PS Audio Sprout100 Integrated Amplifier

Small Package, Big Fun

Equipment report
Integrated amplifiers
PS Audio Sprout100
PS Audio Sprout100 Integrated Amplifier

Very early on in my TAS tenure, in Issue 259, I had the pleasure of reviewing the original Sprout integrated amp, and it delighted me so much I bought the review sample. So when I found out there was an updated and upgraded Sprout100, naturally I was intrigued. After reading and editing so many reviews from TAS writers, then later having the opportunity to peruse their reviews of the next-generation versions of the same products, I now get my turn to take that route. It feels like a milestone, and happily it’s been rewarding to discover that the new li’l Sprout100 delivers an outsized array of big improvements both inside and out. Not only does this 100Wpc successor pack double the prior model’s power, it also exceeds it in sonic prowess and flexible functionality—whether you dig digital, analog, or both—while adding a few other new small yet significant details. Both Sprouts were conceived by Scott McGowan, PS Audio founder Paul McGowan’s son, who also serves as sales director for the Boulder, Colorado, company. Clearly the McGowans and their team paid attention to customer feedback for the next-gen Sprout100’s product development.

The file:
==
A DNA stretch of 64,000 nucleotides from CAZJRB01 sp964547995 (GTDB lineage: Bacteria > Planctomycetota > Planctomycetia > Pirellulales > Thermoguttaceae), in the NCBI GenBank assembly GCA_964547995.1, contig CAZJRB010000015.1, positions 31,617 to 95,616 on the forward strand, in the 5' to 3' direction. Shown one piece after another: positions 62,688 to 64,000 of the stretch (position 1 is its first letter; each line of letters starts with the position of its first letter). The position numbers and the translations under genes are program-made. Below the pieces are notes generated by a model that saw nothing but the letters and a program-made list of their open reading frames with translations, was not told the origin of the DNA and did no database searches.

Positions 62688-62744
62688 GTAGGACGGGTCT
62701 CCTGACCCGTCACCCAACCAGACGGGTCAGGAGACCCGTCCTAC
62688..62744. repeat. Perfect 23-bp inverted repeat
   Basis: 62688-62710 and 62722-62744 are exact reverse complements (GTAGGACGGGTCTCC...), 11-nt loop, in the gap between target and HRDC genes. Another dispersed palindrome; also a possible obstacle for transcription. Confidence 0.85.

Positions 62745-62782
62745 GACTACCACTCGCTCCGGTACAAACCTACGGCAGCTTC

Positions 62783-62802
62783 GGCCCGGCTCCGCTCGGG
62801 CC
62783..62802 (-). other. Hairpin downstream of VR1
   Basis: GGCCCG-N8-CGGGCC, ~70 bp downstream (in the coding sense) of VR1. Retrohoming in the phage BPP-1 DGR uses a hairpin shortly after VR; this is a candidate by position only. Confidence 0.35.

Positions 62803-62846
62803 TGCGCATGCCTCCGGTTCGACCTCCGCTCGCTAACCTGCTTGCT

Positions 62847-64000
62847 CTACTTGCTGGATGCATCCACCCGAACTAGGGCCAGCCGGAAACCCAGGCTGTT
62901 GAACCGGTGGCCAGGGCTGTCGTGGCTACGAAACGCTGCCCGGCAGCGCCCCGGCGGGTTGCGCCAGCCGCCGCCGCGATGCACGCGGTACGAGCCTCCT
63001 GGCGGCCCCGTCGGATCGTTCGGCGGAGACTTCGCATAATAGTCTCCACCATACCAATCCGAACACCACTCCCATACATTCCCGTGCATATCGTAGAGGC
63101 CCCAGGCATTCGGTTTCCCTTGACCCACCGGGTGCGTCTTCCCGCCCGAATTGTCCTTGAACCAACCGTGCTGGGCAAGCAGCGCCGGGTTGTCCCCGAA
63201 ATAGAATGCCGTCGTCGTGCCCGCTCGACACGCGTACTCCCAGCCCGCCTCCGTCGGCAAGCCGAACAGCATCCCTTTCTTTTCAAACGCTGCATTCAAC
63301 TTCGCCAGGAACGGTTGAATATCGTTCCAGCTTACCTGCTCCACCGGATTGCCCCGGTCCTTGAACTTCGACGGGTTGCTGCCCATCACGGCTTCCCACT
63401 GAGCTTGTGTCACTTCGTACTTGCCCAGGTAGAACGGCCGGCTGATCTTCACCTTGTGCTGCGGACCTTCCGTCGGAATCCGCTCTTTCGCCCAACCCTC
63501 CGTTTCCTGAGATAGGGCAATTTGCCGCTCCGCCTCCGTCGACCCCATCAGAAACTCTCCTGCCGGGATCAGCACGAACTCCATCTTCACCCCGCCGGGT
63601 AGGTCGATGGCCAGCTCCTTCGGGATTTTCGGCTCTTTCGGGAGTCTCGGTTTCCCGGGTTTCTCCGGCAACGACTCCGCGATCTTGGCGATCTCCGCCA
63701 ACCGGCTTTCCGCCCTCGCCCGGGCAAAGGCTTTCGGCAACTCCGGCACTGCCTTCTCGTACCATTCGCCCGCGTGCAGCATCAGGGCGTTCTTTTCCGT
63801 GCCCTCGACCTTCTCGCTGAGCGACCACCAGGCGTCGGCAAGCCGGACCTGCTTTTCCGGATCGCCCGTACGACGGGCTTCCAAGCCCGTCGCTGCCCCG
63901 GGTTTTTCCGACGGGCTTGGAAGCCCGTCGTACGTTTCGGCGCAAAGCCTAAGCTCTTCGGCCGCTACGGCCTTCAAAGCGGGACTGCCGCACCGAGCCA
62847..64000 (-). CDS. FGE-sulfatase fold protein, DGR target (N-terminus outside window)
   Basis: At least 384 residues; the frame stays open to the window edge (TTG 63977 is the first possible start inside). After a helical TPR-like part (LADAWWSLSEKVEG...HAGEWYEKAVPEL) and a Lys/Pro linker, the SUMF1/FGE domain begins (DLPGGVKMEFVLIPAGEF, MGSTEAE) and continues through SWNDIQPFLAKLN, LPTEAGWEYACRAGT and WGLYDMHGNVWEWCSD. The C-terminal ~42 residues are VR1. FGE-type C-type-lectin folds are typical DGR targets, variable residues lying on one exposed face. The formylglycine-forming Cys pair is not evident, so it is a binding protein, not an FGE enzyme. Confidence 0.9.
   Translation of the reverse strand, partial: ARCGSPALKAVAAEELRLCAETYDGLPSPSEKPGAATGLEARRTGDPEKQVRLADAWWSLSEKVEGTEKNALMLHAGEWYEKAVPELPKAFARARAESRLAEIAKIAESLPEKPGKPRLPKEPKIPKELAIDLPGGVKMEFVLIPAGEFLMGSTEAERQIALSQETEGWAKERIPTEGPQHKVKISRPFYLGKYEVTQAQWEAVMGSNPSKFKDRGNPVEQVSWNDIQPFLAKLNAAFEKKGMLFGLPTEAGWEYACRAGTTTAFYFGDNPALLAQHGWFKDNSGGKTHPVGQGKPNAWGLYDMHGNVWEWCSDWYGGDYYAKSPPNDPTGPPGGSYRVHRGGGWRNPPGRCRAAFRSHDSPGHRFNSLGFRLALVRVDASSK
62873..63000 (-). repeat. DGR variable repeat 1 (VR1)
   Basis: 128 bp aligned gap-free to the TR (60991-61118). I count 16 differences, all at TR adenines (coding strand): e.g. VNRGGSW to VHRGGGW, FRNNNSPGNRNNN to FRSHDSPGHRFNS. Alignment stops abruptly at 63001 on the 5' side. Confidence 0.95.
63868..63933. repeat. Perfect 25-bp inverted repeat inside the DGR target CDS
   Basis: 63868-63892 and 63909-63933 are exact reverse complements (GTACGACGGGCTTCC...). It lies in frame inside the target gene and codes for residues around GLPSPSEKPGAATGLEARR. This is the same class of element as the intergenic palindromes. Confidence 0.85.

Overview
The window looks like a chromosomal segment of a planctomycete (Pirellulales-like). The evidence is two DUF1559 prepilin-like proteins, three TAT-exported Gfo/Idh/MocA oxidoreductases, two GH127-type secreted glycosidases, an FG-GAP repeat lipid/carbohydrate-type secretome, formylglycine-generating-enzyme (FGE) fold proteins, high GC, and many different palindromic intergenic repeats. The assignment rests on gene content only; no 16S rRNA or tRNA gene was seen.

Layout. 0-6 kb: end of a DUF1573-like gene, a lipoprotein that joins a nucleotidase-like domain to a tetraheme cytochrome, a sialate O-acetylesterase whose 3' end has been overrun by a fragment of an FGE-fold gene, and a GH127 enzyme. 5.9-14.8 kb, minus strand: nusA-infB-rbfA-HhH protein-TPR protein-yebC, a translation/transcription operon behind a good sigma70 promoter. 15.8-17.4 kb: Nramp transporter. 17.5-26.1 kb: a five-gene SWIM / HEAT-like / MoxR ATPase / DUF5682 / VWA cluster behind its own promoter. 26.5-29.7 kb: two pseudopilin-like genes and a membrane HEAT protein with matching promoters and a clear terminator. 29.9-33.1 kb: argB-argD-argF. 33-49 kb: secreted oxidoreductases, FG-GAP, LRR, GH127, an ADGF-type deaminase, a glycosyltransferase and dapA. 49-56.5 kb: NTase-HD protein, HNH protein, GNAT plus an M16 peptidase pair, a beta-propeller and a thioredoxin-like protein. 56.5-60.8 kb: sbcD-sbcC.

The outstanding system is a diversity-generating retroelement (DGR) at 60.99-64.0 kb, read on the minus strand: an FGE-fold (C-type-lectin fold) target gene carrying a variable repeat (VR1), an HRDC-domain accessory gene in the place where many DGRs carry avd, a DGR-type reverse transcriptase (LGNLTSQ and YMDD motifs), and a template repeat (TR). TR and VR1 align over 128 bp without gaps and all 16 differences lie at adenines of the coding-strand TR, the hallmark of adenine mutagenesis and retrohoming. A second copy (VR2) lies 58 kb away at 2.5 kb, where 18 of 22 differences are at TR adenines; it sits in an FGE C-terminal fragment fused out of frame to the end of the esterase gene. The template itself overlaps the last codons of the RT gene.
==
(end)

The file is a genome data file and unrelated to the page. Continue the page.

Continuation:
In form the Sprout100’s clean, retro-inspired aesthetic remains the same—as do its weight and diminutive dimensions. I’ll admit, as I have before in these pages, that I’m a sucker for sexy design—in addition to great sound, of course—so this compact amp appealed to my eyes and hands before my ears. Adorned with a real-walnut top and trimmed in solid aluminum, it strikes an elegant balance between cool and cute, between natural wood and streamlined machine. The front panel features two machined-aluminum rotary knobs—one for stepped volume control, power on/off, and bass boost on/off, the other for input selection (vinyl, analog, digital, Bluetooth). There is also a ¼" headphone jack (an adaptor for 3.5mm is included) on front. The volume knob turns smoothly but lacks a line to show its degree of rotation. Being unsure of its level, I hesitated at times to crank it up, as it kept turning and turning. This odd, if minor point aside, the Sprout100’s operation couldn’t be more convenient or user-friendly, amounting to a quick push of a button or turn of a knob. No impenetrable deep-dive menus or complicated touchscreens here. The Sprout100 now comes with a remote control for basic functions; the original was strictly hands-on in operation.

On the old model, the power switch was a toggle on the back panel, i.e., out of sight, so I would have to put my hand on top to check the unit’s temperature to determine whether it was on or off. (Also neither model has a dedicated AC mains switch.) A small (literally) but useful improvement in the new Sprout100 is a teeny-tiny LED status indicator displaying whether the power and/or bass boost is on or off, etc.